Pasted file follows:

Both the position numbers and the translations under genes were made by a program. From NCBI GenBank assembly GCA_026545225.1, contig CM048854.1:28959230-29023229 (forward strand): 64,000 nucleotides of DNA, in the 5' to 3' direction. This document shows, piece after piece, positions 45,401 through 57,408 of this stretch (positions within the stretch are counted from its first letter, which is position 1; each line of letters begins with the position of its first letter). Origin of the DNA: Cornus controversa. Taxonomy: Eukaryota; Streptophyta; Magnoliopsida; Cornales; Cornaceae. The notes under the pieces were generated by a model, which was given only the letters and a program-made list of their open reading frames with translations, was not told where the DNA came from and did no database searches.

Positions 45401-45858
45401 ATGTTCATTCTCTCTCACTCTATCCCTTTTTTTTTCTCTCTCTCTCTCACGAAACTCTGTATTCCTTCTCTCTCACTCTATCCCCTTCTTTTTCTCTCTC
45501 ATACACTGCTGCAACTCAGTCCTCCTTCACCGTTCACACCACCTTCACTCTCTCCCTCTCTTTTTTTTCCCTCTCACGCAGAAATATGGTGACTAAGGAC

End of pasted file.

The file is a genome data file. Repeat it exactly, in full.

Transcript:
Both the position numbers and the translations under genes were made by a program. From NCBI GenBank assembly GCA_026545225.1, contig CM048854.1:28959230-29023229 (forward strand): 64,000 nucleotides of DNA, in the 5' to 3' direction. This document shows, piece after piece, positions 45,401 through 57,408 of this stretch (positions within the stretch are counted from its first letter, which is position 1; each line of letters begins with the position of its first letter). Origin of the DNA: Cornus controversa. Taxonomy: Eukaryota; Streptophyta; Magnoliopsida; Cornales; Cornaceae. The notes under the pieces were generated by a model, which was given only the letters and a program-made list of their open reading frames with translations, was not told where the DNA came from and did no database searches.

Positions 45401-45858
45401 ATGTTCATTCTCTCTCACTCTATCCCTTTTTTTTTCTCTCTCTCTCTCACGAAACTCTGTATTCCTTCTCTCTCACTCTATCCCCTTCTTTTTCTCTCTC
45501 ATACACTGCTGCAACTCAGTCCTCCTTCACCGTTCACACCACCTTCACTCTCTCCCTCTCTTTTTTTTCCCTCTCACGCAGAAATATGGTGACTAAGGAC